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Large-eyed Pit Viper

06 May

Cryptelytrops macrops

Venomous and Dangerous!

Large-eyed Pit Viper Trimeresurus macrops

Large-eyed Pit Viper found in Laos (photo courtesy of Gernot Vogel)

Large-eyed Tree Viper Cryptelytrops macrops

Another view of Large-eyed Pit Viper (photo courtesy of Gernot Vogel)

Large-eyed Pit Viper Trimeresurus macrops  Khao Yai Randy Ciuros

Large-eyed Pit Viper found in Khao Yai (photo courtesy of Randy Ciuros)

large-eyed green pit viper Cryptelytrops macrops

Large-eyed Pit Viper at Queen Saovabha Snake Farm

Trimeresurus macrops (Big-eyed viper)   Kevin Messenger Nakhon Ratchasima

Large-eyed Pit Viper found in Nakhon Ratchasima Province (photo courtesy of Kevin Messenger)

Large-eyed Pit Viper Cryptelytrops macrops (Big-eyed viper)   Kevin Messenger Nakhon Ratchasima

Another shot of Large-eyed Pit Viper (photo courtesy of Kevin Messenger)

Big-eyed Pit Viper Cryptelytrops macrops

Front view of Large-eyed Pit Viper (photo courtesy of Kevin Messenger)

Large-eyed Pit Viper Trimeresurus macrops

Large-eyed Pit Viper (photo courtesy of Tom Charlton, http://www.venomlogic.com)

Big-eyed Pit Viper Trimeresurus macrops

Large-eyed Pit Viper (photo courtesy of Tom Charlton, http://www.venomlogic.com)

Large-eyed Green Pit Viper Cryptelytrops macrops

Large-eyed Pit Viper (photo courtesy of Tom Charlton, http://www.venomlogic.com)

English name: Large-eyed Pit Viper (aka “Large-eyed Tree Viper”, “Large-eyed Green Pit Viper”, “Big-eyed Pit Viper”)
Scientific name:Cryptelytrops macrops (formerly Trimeresurus macrops)
Thai name: Ngu Kieo Hang-mi Ta To

Description: To 71cm long. A slender snake with a broad, somewhat short triangular head. Heat-sensing pits are located on the head between the nose and each eye. Body is dark green to bluish-green above and paler bluish-green to pale blue below. Head is green above and the lips and throat are bluish-green. Eyes are large and yellow to orange. Tail is reddish-brown.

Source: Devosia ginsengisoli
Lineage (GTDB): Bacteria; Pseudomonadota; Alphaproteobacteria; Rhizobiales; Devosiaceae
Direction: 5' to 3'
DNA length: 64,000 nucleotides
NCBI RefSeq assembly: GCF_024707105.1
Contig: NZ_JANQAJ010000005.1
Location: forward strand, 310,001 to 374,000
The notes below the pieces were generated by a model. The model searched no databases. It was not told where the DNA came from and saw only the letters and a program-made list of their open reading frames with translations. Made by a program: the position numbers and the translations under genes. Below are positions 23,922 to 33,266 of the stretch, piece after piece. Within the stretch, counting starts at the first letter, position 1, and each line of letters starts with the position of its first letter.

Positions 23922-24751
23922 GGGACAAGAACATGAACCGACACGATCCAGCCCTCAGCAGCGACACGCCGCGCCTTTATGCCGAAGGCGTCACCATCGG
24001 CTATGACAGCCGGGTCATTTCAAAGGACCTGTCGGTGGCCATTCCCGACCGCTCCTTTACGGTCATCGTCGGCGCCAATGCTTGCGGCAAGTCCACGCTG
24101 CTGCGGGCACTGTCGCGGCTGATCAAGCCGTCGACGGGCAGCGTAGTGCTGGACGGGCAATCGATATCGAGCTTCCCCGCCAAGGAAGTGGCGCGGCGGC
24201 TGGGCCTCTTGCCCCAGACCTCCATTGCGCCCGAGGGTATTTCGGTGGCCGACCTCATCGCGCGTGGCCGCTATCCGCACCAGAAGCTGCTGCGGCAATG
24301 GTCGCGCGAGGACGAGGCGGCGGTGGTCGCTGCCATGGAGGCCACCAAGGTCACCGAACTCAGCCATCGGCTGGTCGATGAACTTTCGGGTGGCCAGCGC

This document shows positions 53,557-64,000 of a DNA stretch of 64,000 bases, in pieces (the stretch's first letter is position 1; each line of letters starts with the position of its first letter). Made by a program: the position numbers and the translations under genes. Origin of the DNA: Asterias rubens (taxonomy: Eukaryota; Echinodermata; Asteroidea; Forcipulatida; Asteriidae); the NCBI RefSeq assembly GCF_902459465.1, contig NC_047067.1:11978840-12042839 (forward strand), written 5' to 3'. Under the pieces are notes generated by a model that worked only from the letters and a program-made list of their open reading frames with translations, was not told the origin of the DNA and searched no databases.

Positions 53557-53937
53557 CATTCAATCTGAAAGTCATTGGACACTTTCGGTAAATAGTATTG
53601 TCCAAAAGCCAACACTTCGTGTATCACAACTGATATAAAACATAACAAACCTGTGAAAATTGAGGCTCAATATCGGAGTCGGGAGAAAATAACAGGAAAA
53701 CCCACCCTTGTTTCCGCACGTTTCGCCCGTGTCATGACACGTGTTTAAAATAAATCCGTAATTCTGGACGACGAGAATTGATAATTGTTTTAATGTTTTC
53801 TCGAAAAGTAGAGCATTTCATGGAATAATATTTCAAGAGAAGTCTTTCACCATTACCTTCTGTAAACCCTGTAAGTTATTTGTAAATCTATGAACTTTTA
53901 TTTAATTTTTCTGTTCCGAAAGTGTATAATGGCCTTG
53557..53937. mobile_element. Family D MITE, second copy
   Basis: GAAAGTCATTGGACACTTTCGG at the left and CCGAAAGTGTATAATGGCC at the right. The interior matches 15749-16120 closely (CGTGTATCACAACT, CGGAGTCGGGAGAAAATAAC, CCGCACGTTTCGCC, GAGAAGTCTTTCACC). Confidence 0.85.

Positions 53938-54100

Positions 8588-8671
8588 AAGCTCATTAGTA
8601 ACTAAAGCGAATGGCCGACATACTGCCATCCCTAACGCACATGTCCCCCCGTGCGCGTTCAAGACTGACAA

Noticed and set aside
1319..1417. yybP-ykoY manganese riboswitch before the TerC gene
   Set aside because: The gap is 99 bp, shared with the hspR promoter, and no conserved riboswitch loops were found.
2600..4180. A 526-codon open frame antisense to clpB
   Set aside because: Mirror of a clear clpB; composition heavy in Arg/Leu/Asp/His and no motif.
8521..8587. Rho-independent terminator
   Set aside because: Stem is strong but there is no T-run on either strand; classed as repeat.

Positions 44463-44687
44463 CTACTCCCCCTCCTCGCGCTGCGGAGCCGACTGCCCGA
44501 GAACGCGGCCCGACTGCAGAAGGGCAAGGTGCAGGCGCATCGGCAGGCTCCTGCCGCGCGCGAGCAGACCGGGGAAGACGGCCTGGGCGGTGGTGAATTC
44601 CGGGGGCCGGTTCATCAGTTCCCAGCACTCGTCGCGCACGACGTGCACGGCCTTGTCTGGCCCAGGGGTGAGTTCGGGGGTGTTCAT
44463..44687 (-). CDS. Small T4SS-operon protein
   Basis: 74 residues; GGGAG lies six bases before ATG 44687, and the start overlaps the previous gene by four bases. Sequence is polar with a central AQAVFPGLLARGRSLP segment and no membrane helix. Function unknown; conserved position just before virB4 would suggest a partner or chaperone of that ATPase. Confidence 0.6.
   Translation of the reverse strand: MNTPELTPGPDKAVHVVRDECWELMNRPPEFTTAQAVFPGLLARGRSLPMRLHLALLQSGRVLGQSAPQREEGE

Similar Species: White-lipped Pit Viper is white, yellowish, or pale green on the lips and throat and has a longer head and smaller eyes.
Mangrove Pit Viper is brown, gray, olive, or greenish-yellow and has dark blotches.
Golden Tree Snake has a narrower, non-triangular head and black markings.
Long-nosed Whip Snake is more slender and has a longer, narrower head that ends in a point.

Habitat: Can be found in forest, shrubland, plains, agricultural areas, and gardens. Usually found off the ground in trees or bushes but will also hunt on the ground at night.

Contribution to the ecosystem: Helps to control frog and lizard populations. Will occasionally eat small rodents and small birds as well. Provides food for birds of prey and larger snakes.

Danger to humans: The Large-eyed Pit Viper has a dangerous bite and should be taken seriously. Bites can result in intense pain, swelling, necrosis of flesh, and in some cases severe systemic bleeding. Fatalities are very rare but local damage can be lasting. Anyone who is bitten by a pit viper should be taken to the hospital as quickly as possible. See “Interesting facts” for more information.

Conservation status and threats: No known conservation threats.

Interesting facts: Southeast Asian Pit Vipers are not as deadly as the local cobras, kraits, and true vipers, but still can do some damage. The Large-eyed Pit Viper and White-lipped Pit Viper are together responsible for 40% of all snakebite hospitalizations in Thailand.

Thailand’s pit vipers have a “hemorrhagic” venom that causes pain, swelling, coagulopathy, and some tissue damage. In serious cases severe coagulopathy, internal bleeding, and necrosis of the flesh can develop. Pit Viper-specific antivenom is available and should be administered as soon as possible to relieve symptoms and decrease long-term effects.

If you or someone you are with is bitten by a Large-eyed Pit Viper, the most important steps are to:

1) Keep the victim calm, having them lie down with the bite mark below the heart if possible.
2) Take a picture of the snake to confirm identification for the hospital.
3) Get the victim to a hospital immediately where professional treatment can take place and antivenom can be given.

References:
Siam-Info: Crotalinae
Queen Saovabha Memorial Institute: Snake Farm
A national hospital-based survey of snakes responsible for bites in Thailand
Thailand Office of Environmental Planning and Policy: A Checklist of Amphibians and Reptiles in Thailand
Snake Bites and their Treatment
A Photographic Guide to Snakes and Other Reptiles of Peninsular Malaysia, Singapore and Thailand
A Field Guide to the Reptiles of South-East Asia
Snakes of Thailand and their Husbandry

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